What to Look for in a MAP Monitoring Tool
At its core, a good MAP tool should monitor product pages for potential MAP violations. It’s that simple.
There is more, though, that you should look for if MAP monitoring sounds like something you need. For starters, you need to monitor prices on the marketplaces that are most important for your business. Many brands want to do this on Amazon, of course. Other online marketplaces include eBay and Walmart, or a retailer’s own website. The same goes for browsers—you want a MAP tool that works in the biggest web browsers, like Chrome, Safari, and Firefox. The last big consideration is the number of SKUs (the Wiser tool can manage up to 15,000 SKUs in our app, for example).
On top of these core capabilities, a good MAP tool can also bring some added benefits to the table. At Wiser, we’ve found brands greatly benefit from several complementary features.
Unauthorized Seller Monitoring
If unauthorized sellers are a concern—and they should be—your MAP solution should identify unauthorized sellers and listings, identify the number of violations by unauthorized sellers, and even support you in identifying these sellers and tracking down their actual contact information, business address, and other details.
Robust Business Intelligence
How you see and engage with the MAP data is important as well. You’ll want a solid foundation of business intelligence that makes data visualization easy, obviously displaying violation count by status (whether open, pending, flagged, or resolved, for example), violation history over time, top violators by product, and more.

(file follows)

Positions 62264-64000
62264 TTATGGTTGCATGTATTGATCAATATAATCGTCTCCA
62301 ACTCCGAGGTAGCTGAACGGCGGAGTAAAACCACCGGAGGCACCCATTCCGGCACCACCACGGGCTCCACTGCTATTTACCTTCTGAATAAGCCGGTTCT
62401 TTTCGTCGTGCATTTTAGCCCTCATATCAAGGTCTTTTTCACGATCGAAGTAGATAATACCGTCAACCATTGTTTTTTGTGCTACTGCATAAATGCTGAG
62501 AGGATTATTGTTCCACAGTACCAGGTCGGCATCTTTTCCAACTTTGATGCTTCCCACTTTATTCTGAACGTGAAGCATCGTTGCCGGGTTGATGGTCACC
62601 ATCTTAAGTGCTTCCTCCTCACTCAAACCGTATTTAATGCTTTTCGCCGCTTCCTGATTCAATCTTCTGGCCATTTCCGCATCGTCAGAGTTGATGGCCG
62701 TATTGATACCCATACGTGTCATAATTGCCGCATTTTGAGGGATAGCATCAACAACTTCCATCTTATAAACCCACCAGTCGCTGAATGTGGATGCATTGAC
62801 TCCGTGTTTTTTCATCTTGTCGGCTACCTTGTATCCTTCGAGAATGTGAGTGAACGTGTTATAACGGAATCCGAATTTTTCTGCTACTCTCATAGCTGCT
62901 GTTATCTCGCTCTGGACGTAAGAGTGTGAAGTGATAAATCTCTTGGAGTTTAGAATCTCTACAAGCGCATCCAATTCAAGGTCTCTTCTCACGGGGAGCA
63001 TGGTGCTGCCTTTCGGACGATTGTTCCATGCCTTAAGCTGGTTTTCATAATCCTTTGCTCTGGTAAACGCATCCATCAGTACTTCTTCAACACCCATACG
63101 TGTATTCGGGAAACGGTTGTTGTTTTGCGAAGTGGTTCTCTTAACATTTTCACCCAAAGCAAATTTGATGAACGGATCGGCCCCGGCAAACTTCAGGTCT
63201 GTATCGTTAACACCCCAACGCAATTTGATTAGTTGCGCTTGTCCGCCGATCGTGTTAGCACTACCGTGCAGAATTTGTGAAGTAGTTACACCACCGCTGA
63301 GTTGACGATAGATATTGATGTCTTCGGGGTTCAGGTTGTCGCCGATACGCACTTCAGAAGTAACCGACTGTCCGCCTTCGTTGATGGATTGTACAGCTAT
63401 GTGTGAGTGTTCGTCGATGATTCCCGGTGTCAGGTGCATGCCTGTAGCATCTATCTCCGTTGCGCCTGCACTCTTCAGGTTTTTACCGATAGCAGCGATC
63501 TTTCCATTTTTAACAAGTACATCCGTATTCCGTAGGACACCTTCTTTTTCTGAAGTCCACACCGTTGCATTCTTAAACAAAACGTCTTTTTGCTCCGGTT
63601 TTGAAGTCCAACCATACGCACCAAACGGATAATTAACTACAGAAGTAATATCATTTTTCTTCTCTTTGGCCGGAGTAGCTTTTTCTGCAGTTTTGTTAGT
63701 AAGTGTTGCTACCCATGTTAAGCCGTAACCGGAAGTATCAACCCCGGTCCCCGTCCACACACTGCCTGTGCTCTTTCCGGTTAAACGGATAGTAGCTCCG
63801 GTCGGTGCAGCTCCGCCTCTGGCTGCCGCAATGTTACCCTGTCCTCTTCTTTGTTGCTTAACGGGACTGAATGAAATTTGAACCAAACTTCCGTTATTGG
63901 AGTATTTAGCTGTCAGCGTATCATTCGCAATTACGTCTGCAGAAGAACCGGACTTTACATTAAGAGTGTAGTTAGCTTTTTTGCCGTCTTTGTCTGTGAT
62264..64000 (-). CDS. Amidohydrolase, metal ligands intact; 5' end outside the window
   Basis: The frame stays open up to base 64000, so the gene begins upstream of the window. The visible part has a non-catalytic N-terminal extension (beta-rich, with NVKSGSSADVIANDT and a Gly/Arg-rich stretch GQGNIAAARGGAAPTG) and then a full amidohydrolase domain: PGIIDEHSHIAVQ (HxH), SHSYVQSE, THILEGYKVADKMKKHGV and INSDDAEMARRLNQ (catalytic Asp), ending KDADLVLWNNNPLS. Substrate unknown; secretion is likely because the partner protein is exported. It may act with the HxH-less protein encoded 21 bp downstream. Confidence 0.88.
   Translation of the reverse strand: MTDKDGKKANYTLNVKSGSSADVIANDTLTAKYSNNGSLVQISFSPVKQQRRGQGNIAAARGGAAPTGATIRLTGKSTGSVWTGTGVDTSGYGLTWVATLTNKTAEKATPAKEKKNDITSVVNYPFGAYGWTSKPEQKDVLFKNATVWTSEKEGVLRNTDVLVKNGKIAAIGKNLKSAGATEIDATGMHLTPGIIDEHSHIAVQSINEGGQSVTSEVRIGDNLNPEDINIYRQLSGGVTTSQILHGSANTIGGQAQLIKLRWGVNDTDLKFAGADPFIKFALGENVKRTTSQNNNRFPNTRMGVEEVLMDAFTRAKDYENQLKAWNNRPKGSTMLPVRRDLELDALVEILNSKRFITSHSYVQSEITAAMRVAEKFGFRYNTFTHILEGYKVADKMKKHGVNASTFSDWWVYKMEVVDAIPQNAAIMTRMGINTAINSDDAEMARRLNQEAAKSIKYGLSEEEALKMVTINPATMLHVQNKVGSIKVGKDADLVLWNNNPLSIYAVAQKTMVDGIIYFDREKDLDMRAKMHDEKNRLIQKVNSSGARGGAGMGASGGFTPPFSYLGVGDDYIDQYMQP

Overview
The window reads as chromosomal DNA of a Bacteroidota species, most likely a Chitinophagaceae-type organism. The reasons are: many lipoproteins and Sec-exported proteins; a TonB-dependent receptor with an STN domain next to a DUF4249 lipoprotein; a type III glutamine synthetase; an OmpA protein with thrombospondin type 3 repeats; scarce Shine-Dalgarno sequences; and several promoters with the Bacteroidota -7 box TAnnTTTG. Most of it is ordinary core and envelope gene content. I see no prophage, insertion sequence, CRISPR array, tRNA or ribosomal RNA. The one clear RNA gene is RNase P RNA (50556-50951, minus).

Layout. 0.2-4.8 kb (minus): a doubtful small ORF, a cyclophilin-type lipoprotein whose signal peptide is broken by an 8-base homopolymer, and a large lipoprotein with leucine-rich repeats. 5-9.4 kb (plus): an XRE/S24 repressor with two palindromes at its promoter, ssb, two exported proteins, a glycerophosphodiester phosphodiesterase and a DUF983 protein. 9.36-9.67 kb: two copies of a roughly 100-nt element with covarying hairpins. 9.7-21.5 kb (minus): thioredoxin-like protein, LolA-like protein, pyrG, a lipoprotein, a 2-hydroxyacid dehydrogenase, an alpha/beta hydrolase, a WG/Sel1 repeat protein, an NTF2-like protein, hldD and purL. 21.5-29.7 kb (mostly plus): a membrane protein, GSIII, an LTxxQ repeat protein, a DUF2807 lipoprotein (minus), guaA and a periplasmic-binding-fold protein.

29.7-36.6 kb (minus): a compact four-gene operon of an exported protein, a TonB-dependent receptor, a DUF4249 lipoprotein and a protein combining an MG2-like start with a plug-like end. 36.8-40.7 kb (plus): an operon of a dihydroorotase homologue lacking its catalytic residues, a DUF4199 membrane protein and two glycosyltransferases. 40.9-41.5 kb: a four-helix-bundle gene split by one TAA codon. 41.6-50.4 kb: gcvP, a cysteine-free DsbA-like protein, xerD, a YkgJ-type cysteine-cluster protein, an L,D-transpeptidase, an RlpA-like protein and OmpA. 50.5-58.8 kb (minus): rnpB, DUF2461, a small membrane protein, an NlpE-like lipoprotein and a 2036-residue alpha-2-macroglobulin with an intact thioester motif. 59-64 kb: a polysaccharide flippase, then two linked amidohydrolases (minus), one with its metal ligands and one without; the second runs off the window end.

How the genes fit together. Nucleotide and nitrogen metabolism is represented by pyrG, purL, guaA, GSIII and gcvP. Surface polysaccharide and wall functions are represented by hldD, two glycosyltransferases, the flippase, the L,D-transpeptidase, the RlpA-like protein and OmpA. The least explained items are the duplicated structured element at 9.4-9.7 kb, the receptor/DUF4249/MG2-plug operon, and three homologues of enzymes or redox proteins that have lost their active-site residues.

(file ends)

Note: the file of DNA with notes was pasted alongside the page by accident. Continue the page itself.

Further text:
MAP Enforcement Features
Identifying MAP violations and unauthorized sellers is only half the battle. You also need to take corrective action, enforcing your MAP policies, and working to prevent violations in the future. A good tool can help with that. You want your reports to come with violation timestamps, list prices, seller names, and other key details. At Wiser, we also help brands create violation templates to send to sellers that make it easy to communicate with them about your MAP policies.
What Happens Once You Find MAP Violations
The right tool is all well and good, but your brand needs action. What happens after you find all these MAP violations?
As noted above, we recommend communicating quickly, clearly, and directly with the seller. In many cases, the violation is not malicious. It’s a simple oversight that can be easily corrected. Or, if the seller is unauthorized or gray market, finding out their actual contact information so you can communicate with them or escalate the issue into a legal matter.
At a high level, you should focus your enforcement efforts on:
Asking nicely, since you may not know why the violation occurred without information from the seller.
Creating reasonable punishments for repeat violators, not bringing down the hammer right away and threatening to cease distribution. Smaller penalties often work better, such as a warning or removing MAP pricing holidays for that specific seller.
Maintaining compliance consistently across sellers. Don’t favor one over the other with regard to enforcement—be fair, but above all be active. Don’t let MAP policies lapse or ignore violations for years before speaking up.
For us at Wiser, the future of MAP is a combined effort between monitoring (visibility) and enforcement (action). It has to be a strategy that works well for all parties involved, both brand manufacturer and retailer. And it has to be a realistic, fair policy that is grounded in achievable penalties. MAP pricing is simple in concept, and with the right resources and planning, it can be simple in practice as well.